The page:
Passing on the skill and joy of riding a bike is a great gift to your child, it’s something they’ll hopefully never leave, and, as the old adage goes: “You never forget how to ride a bike"  Getting them there is another story though, there are going to be some tantrums, some tears and some cut knees, actually even at 33 years old the cut knees never end. There are a few schools of thought on the subject of teaching your child to ride a bike. I’ll discuss below the options and current thoughts on those ideas.

Get your kids riding in no time

Passing on the skill and joy of riding a bike is a great gift to your child, it’s something they’ll hopefully never leave, and, as the old adage goes: “You never forget how to ride a bike"  Getting them there is another story though, there are going to be some tantrums, some tears and some cut knees, actually even at 33 years old the cut knees never end. There are a few schools of thought on the subject of teaching your child to ride a bike. I’ll discuss below the options and current thoughts on those ideas.

There’s a big movement right now which dispenses with the idea of stabilisers all together, and opts for the balance bike like the Specialized Hotwalk. The idea is that a child learns to balance before they attempt to use the pedals, and they don’t become overly reliant on the artificial stability that training wheels bring, after all, those wheels hopefully won’t be there forever. Once familiarised with the balance bike, they should be encouraged to scoot around using their legs for support, and get used to the motion and balance. Using this method children can start younger, and after a while they can be promoted to a pedal bike.


The other, and slightly more old school option, is to use stabilisers. These stabilisers bolt onto the back of the child’s bike and help prevent the child from tipping over. They are a “quick win” and get the child riding quite quickly, but they don’t master the balance side of things completely until they have learned to ride without the training wheels at all. Bikes with stabilisers pre fitted include the Specialized Riprock Coaster (although the training wheels come off the bike easily when needed, and without tools).  It’s worth saying that when using stabilisers its useful to keep speed low, because when they do topple over, it happens suddenly. Josh suggests that with a pedal bike a slight uphill can be used to slow the child down, and ensures that when the inevitable happens, that it isn't too fast.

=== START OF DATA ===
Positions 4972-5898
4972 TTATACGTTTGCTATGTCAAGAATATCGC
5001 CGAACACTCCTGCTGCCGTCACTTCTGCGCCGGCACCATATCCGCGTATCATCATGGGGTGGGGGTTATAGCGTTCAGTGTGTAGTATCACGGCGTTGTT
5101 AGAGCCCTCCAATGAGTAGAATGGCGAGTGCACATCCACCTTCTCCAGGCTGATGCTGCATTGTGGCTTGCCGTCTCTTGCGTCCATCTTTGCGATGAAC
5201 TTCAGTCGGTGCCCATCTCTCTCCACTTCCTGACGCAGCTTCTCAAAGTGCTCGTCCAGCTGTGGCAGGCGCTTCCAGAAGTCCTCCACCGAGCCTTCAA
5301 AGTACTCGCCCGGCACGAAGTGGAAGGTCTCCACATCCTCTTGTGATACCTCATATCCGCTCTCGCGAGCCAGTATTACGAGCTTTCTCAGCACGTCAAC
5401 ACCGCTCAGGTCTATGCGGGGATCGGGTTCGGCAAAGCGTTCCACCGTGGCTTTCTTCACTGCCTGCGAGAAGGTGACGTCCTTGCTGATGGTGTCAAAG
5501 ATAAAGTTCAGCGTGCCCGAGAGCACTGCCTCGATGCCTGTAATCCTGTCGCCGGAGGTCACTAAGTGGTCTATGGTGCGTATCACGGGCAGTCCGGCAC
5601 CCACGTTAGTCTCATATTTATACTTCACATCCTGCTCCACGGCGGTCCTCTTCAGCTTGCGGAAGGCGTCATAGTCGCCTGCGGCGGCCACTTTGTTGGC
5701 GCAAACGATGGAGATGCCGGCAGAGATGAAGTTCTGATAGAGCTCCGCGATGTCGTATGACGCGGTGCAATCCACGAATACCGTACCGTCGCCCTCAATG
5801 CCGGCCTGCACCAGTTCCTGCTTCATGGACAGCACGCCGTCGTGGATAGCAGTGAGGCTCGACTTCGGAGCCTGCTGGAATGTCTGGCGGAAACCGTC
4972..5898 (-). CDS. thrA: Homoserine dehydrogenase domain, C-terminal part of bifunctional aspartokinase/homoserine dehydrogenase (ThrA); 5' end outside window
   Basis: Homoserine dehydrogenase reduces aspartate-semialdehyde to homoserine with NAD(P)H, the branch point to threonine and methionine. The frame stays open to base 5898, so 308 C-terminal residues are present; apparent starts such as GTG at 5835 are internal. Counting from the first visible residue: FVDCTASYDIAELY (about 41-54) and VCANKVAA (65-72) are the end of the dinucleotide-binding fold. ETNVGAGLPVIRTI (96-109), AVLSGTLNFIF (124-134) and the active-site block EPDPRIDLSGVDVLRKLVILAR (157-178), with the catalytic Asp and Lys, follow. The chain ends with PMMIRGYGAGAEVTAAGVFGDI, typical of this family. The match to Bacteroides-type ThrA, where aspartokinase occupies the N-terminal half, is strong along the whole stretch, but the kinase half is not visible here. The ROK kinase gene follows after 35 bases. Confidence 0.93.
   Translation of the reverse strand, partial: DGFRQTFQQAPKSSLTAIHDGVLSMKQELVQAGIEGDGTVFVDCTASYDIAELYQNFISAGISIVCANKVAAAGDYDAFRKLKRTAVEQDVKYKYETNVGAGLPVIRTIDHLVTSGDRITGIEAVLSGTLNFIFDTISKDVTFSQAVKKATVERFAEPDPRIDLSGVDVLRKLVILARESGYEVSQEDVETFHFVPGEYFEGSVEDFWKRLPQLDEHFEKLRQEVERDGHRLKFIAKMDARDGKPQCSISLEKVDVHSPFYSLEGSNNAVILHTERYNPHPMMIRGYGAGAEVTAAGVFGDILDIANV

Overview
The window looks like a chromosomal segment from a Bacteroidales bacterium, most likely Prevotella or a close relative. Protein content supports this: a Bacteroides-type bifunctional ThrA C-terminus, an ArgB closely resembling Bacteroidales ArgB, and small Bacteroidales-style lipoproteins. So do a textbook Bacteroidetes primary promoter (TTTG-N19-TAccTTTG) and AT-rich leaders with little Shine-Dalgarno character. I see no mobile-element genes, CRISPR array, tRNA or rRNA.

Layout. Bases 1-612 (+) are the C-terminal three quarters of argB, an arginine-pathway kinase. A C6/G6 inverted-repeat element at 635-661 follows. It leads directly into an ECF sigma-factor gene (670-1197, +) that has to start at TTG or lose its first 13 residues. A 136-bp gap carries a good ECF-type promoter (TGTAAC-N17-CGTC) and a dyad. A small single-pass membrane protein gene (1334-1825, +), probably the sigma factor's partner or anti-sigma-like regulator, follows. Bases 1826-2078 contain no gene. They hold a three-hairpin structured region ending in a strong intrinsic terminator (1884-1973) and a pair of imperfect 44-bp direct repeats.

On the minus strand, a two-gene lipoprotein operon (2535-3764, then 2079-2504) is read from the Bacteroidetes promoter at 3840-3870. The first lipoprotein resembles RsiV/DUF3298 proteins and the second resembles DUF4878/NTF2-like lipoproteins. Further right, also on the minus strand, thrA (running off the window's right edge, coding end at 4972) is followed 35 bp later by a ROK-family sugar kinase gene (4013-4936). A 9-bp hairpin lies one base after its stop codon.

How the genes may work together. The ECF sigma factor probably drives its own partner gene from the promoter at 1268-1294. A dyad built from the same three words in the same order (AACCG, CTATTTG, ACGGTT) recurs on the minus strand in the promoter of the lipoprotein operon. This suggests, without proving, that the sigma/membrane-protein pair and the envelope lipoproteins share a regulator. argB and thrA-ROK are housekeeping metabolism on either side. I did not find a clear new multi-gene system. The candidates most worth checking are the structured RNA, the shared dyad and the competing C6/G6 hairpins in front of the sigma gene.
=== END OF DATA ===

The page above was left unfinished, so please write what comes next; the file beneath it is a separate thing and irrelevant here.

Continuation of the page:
Whichever option you go for, it’s agreed that if the child’s bike has brakes, you should teach them to get to grips (pun intended) with them first. This means that when they do pick up speed, it’s second nature that they use them. This can be done whilst walking along side of the bike, without any risk of falling off.
Next up is the location. It’s generally believed that flat or even a very slight uphill is best, which ensures the child can’t pick up too much speed. A fairly dry grassy area, relatively free of obstacles is best, for obvious reasons. The best way is often to hold onto the child from behind and support them slightly whilst they move, this can give them confidence, and you can adjust your support dynamically (Sustrans suggest that supporting the child rather than the bike is better).  

 

Checklist:

 

Location: Look for a park or grass (softer landing) flat or with a slight incline

Preparation: Remove stabilisers and lower the seat so the rider can touch the ground comfortably

Protected: A helmet, pads and gloves are a necessity, they are likely going to take a tumble or two

One step at a time: they need to learn balancing, steering, pedalling and braking. Don’t rush it

Anyway you do it is going to take a bit ( read a lot) of patience, but by keeping speeds low, you can keep any accidents low in energy, and therefore tears. It's a skill for life when mastewred and who knows they may be a star for the future.

 

Leave a comment

Make sure you enter the (*) required information where indicated. HTML code is not allowed.

YOUR BASKET

    There are no items in your shopping basket!
View Basket Go to Checkout